This very simple introduction to how people across the pond live can be useful for discussing geography, the world's people, and their cultural differences (even in countries as similar as the U.S. and U.K.). But information and games are somewhat superficial; teachers will likely want to supplement with further investigation, group/class discussions, stories, and more. Teachers might also let kids decide what interests them (e.g., food across the world), let Kitty give them a start on a cultural adventure, and then research what people eat in five other countries. Kids can report on what they learn in a class presentation, in pictures, or in writing.Continue reading Show less
On this journey through the U.K., Kitty introduces K-2 students to a variety of tidbits about U.K. geography (map), history (Big Ben), culture (monarchy, fish and chips, rugby), and literature (Robin Hood, Sherlock Holmes). Most of the 18 informational stops are interactive -- e.g., kids can fry fish and potatoes to make fish and chips -- and, at most, kids respond to a multiple-choice quiz question or play a brief game, like putting puzzle pieces together to make a double-decker bus or aiming Robin Hood's bow and arrow to hit a target. At several random points on the journey, Kitty opens a gift box containing an article of clothing; at the end, Kitty is dressed in an ostensibly British outfit. Teachers can create multiple user accounts; each user's progress is saved across play sessions.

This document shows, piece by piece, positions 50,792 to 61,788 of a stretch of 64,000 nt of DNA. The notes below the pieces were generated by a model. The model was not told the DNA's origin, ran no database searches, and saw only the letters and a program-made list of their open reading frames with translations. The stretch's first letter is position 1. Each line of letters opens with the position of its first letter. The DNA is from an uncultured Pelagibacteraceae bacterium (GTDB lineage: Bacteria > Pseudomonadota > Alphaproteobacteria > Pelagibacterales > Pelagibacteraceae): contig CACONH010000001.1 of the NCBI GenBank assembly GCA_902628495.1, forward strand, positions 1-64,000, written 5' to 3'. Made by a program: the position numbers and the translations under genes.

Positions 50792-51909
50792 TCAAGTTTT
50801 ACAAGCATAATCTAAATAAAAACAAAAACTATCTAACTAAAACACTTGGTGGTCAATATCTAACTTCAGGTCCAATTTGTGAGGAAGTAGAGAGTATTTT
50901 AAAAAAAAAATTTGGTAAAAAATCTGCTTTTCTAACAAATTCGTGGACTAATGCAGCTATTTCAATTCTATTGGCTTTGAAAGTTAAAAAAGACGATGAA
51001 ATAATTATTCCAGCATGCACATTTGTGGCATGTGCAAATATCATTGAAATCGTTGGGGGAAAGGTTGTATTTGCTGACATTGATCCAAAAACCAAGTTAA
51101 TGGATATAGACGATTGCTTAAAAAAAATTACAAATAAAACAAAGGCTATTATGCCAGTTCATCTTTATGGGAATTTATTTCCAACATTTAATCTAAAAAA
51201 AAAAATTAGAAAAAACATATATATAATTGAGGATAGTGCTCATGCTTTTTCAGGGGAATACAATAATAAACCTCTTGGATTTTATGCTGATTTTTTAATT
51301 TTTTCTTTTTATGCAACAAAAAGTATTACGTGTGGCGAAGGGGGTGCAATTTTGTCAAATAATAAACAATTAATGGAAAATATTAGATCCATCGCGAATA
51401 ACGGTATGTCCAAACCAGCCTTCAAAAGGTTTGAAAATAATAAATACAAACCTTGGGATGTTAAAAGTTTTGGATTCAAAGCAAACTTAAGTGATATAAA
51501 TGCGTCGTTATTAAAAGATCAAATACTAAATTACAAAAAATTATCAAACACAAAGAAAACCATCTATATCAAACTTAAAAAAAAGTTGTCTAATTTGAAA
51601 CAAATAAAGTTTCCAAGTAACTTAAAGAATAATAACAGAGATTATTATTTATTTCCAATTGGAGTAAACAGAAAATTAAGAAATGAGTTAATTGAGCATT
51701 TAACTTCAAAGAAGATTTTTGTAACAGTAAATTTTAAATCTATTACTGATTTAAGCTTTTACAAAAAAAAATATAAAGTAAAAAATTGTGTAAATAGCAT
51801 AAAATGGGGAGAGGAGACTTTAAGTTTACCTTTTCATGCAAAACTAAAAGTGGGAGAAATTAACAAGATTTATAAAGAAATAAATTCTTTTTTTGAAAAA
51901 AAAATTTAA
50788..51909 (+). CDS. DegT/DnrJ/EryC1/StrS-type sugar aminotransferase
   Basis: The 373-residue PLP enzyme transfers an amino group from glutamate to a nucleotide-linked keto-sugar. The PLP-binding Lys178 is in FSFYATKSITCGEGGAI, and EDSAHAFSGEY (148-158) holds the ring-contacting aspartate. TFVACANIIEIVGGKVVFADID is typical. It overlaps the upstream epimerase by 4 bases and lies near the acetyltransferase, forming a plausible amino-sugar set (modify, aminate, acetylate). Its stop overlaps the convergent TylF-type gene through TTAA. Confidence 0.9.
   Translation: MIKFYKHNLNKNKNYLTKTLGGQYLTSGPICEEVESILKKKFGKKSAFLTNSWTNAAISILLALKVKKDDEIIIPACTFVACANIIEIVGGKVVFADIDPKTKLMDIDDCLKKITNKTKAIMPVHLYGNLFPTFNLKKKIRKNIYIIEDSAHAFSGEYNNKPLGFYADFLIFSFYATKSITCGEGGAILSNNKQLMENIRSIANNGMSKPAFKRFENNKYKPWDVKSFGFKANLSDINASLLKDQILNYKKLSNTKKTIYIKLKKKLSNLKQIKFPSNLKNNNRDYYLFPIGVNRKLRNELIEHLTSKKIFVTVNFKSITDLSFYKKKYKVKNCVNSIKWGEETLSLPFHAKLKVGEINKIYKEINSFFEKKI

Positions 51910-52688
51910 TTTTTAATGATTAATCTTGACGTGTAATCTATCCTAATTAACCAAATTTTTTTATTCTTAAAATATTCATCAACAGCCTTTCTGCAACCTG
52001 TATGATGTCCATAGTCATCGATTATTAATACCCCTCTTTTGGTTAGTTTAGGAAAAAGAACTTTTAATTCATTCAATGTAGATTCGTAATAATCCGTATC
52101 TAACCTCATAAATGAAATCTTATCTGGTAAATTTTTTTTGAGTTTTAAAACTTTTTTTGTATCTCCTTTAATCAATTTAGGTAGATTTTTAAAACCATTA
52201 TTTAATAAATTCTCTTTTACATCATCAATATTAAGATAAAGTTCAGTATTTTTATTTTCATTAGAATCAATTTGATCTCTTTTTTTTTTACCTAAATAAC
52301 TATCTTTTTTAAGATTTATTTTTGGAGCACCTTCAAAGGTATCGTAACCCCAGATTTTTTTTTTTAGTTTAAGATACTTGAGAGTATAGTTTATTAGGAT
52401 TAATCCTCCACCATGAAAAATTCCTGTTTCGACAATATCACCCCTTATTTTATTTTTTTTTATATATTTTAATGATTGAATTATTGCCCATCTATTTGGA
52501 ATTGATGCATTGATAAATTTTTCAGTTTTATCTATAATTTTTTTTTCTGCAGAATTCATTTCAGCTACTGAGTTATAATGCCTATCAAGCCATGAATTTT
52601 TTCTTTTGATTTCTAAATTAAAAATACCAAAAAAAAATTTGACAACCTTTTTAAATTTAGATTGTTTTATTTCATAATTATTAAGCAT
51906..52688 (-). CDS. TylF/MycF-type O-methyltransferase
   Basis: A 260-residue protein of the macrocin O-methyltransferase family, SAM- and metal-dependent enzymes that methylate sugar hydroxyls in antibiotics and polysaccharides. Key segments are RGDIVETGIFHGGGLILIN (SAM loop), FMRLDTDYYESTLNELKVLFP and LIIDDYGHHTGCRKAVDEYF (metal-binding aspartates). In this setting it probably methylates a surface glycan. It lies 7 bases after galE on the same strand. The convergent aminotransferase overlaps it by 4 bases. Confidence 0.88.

Kitty is an appealing guide for a little adventure through the U.K. Many topics, such as castles, food, sports, and story characters, should pique kids' interest. Gameplay is simple and accessible, even for young kids. A fine line exists between providing enough depth and overwhelming young kids with too much information, however, and many of the tidbits, despite demonstrating a great approach and appropriate language, lack depth or some common thread that could tie everything together. Interactive elements are fun, but seem random, which might confuse kids. For example, some information stops are interactive, some aren't; some have an interactive quiz or game, some don't. Available games and quizzes are an engaging start, but could use more variety (many are repeated multiple times), depth, or explanations (some quizzes cover information not previously discussed).
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